Department of Chemistry
University of Cambridge
Lensfield Road, Cambridge
CB2 1EW, UK

©2018 by Solar Fuels Network.

EDUCATION

Fun things to do at home – or at school!

There are three activity sheets for you to download – “Water Electrolysis”, “Chlorophyll Extraction from Leaves” and “Make Your Own Spectroscope.”  Each activity sheet includes a brief summary of the activity, an Introduction that puts the activity in context, full instructions for the activity, and a Theory section that explains some of the science.  There is also an outline of how the activity sheet relates to the UK Science Curriculum (Key Stage 3 to A-Level).  There are links to relevant BBC Bitesize webpages for further information.


All these activities can be done using everyday equipment, but are also suitable for use in schools.  Young children will need to be supervised closely, and may need help (e.g. with using scissors).  The Introduction and Theory sections are most suitable for ages 13 upwards – the Theory sections include some A-Level concepts.


Download the Activity Sheets by clicking on the links below:
Water Electrolysis: This activity demonstrates using electricity to split water to form hydrogen gas.  This activity  can be done at home but you will need two short lengths of wire, and if you have crocodile clips these will help to make the connections.
Chlorophyll Extraction from Leaves: This activity uses everyday chemicals and kitchen utensils to demonstrate the extraction of chlorophyll (the light-absorbing molecule needed for photosynthesis) from leaves.  Using a torch, you can then see the photo-luminescence (fluorescence; i.e. emitted light) of the chlorophyll when it is removed from the leaf.
Make Your Own Spectroscope: This activity uses everyday objects and tools to make a spectroscope that splits white light into its constituent colours.  You will need to print the template.

Audio-Visual

Dr Anna Hankin – Photo-electrochemical Reactor Prototype: Device design is an important factor and was addressed in a recent project ‘Solar Fuel Generators’ under the EPSRC Pathways to Impact Award at Imperial College London. An interdisciplinary collaboration between the departments of Chemical Engineering and Physics yielded a versatile reactor with an integrated triple junction solar cell photo-cathode, hematite photo-anode and an optical setup that allows double-sided illumination under real sunlight. Dr Anna Hankin presents this research at the SolarFuel16 – nanoGe conference in Berlin.#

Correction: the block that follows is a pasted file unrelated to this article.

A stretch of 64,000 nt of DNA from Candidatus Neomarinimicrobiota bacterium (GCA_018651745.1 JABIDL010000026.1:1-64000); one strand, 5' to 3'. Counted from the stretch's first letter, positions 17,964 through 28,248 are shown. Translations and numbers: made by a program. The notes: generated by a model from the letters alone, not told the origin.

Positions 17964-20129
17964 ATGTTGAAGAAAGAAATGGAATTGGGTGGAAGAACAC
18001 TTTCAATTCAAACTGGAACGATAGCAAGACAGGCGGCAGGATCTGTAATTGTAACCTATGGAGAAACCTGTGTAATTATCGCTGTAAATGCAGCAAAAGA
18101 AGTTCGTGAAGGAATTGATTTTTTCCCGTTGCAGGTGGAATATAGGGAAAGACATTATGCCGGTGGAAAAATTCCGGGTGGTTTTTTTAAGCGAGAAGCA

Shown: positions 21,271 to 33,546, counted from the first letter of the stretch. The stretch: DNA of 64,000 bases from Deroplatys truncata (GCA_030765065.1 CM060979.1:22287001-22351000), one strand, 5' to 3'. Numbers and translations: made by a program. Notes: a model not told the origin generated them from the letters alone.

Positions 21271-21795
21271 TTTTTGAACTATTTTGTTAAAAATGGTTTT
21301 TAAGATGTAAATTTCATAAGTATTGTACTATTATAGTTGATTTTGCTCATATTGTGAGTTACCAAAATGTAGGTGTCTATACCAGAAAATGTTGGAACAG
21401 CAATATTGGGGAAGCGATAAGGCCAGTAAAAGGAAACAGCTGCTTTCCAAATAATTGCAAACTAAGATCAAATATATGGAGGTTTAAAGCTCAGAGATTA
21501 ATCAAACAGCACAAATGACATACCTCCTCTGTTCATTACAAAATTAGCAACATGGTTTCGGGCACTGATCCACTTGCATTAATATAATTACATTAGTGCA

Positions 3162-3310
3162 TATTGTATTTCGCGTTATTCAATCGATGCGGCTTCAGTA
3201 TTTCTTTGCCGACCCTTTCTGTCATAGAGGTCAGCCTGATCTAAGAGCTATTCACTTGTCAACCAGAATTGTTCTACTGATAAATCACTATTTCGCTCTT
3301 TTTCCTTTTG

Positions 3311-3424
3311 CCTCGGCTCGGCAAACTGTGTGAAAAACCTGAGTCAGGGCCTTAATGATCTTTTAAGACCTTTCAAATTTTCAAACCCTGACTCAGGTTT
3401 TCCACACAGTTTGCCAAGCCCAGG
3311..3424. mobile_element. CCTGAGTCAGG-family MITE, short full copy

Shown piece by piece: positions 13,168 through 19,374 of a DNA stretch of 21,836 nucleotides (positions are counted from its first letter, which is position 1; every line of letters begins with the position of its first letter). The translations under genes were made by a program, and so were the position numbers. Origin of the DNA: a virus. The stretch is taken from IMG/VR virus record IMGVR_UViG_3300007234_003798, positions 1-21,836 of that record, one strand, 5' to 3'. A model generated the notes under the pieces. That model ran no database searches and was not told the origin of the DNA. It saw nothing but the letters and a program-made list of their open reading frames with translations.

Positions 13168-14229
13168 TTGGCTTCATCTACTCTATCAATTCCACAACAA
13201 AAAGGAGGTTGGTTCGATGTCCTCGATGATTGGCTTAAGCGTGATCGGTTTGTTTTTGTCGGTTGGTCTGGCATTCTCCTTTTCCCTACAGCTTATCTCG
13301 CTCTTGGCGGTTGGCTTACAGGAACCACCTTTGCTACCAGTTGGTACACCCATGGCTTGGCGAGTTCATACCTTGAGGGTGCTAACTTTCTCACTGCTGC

Reisner Lab – Artificial Photosynthesis (in LEGO): Video made by the Reisner lab at the University of Cambridge. SFN funding helped to produce this video.

Solar Fuels: A very short video by the Solar Fuels Institute about why solar fuels research is so important.

An Introduction to Solar Fuels: Video made by the Reisner lab at the University of Cambridge.  This 5 minute film introduces the concept of solar fuels, why it’s important, and some of the research done at Cambridge.

Prof Antoni Llobet – Molecular Dyes and Catalysts for Artificial Photosynthesis: Prof. A. Llobet’s research group at ICIQ in Spain focuses on artificial photosynthesis, which uses sunlight to convert CO2 and water into fuel. They work in the development of light harvesting molecules, proton reduction catalysts and water oxidation catalysts.

Prof Daniel Nocera – Solar Fuels: A Solution to the Global Energy Challenge: A one hour lecture with question and answer session.  The supply of secure, clean, sustainable energy is arguably the most important scientific and technical challenge facing humanity in the 21st century. Rising living standards of a growing world population will cause global energy consumption to double by mid-century and triple by the end of the century.  The capture and storage of solar energy at the individual level can address the challenge of secure, carbon neutral and plentiful energy.

Prof Nathan Lewis – Breaking the Wall of the Global Energy Challenge: A talk on the global energy perspective, the energy challenge, and how solar fuels presents one solution to this challenge.  Nate Lewis provides a unique occasion to understand how we all as members of the scientific, political, technological, and civil society need to cooperate in order to facilitate the one and only priority of our times: saving the planet.

Dr Anna Hankin – Webinar: Hydrogen Production Using Solar Energy: The slides from a webinar hosted by the Energy Community Knowledge Transfer Network in January 2015 (full recording available soon!).  This more technical presentation compares hydrogen production by photo-voltaic powered electrolyser systems and photoelectrochemical water splitting systems.

More content to follow soon!